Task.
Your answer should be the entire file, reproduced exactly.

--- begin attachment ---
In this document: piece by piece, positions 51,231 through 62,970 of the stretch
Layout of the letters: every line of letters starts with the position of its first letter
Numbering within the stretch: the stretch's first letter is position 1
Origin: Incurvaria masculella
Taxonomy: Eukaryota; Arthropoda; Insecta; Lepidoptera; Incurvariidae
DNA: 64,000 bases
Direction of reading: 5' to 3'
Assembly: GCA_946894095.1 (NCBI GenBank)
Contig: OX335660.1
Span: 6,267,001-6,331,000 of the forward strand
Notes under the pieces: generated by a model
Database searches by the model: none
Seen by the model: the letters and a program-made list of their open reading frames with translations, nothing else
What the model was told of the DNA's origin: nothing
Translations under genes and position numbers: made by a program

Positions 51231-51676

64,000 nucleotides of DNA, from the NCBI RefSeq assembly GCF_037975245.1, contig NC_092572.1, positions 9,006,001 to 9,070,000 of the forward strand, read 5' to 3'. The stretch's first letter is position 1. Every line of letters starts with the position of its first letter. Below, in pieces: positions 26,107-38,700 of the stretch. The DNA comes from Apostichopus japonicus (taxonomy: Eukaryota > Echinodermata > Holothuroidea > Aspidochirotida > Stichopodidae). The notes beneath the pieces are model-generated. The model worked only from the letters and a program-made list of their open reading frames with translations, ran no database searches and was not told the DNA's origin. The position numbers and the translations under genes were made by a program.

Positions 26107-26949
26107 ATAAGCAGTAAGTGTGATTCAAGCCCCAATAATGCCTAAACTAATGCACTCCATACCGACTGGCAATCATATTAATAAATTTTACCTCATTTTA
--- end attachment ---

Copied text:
In this document: piece by piece, positions 51,231 through 62,970 of the stretch
Layout of the letters: every line of letters starts with the position of its first letter
Numbering within the stretch: the stretch's first letter is position 1
Origin: Incurvaria masculella
Taxonomy: Eukaryota; Arthropoda; Insecta; Lepidoptera; Incurvariidae
DNA: 64,000 bases
Direction of reading: 5' to 3'
Assembly: GCA_946894095.1 (NCBI GenBank)
Contig: OX335660.1
Span: 6,267,001-6,331,000 of the forward strand
Notes under the pieces: generated by a model
Database searches by the model: none
Seen by the model: the letters and a program-made list of their open reading frames with translations, nothing else
What the model was told of the DNA's origin: nothing
Translations under genes and position numbers: made by a program

Positions 51231-51676

64,000 nucleotides of DNA, from the NCBI RefSeq assembly GCF_037975245.1, contig NC_092572.1, positions 9,006,001 to 9,070,000 of the forward strand, read 5' to 3'. The stretch's first letter is position 1. Every line of letters starts with the position of its first letter. Below, in pieces: positions 26,107-38,700 of the stretch. The DNA comes from Apostichopus japonicus (taxonomy: Eukaryota > Echinodermata > Holothuroidea > Aspidochirotida > Stichopodidae). The notes beneath the pieces are model-generated. The model worked only from the letters and a program-made list of their open reading frames with translations, ran no database searches and was not told the DNA's origin. The position numbers and the translations under genes were made by a program.

Positions 26107-26949
26107 ATAAGCAGTAAGTGTGATTCAAGCCCCAATAATGCCTAAACTAATGCACTCCATACCGACTGGCAATCATATTAATAAATTTTACCTCATTTTA